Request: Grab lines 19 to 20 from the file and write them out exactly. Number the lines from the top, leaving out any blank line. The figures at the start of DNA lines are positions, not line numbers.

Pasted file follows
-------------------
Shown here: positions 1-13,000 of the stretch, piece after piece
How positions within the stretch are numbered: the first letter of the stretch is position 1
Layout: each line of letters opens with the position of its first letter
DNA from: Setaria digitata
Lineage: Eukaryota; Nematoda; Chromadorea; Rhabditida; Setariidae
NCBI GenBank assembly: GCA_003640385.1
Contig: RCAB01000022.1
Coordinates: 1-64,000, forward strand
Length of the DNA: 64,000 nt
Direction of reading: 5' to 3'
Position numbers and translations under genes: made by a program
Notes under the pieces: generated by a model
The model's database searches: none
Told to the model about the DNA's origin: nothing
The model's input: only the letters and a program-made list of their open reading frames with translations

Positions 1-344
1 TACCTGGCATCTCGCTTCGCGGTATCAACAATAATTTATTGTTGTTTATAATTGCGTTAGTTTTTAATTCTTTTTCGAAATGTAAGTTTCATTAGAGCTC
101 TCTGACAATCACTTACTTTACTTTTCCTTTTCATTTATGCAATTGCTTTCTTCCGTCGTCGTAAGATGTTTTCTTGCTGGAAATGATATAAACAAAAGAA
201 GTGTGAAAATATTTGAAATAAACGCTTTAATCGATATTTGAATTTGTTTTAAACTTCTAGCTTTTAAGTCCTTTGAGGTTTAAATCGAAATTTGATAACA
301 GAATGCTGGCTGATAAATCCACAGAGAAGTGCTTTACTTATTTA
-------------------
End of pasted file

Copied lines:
201 GTGTGAAAATATTTGAAATAAACGCTTTAATCGATATTTGAATTTGTTTTAAACTTCTAGCTTTTAAGTCCTTTGAGGTTTAAATCGAAATTTGATAACA
301 GAATGCTGGCTGATAAATCCACAGAGAAGTGCTTTACTTATTTA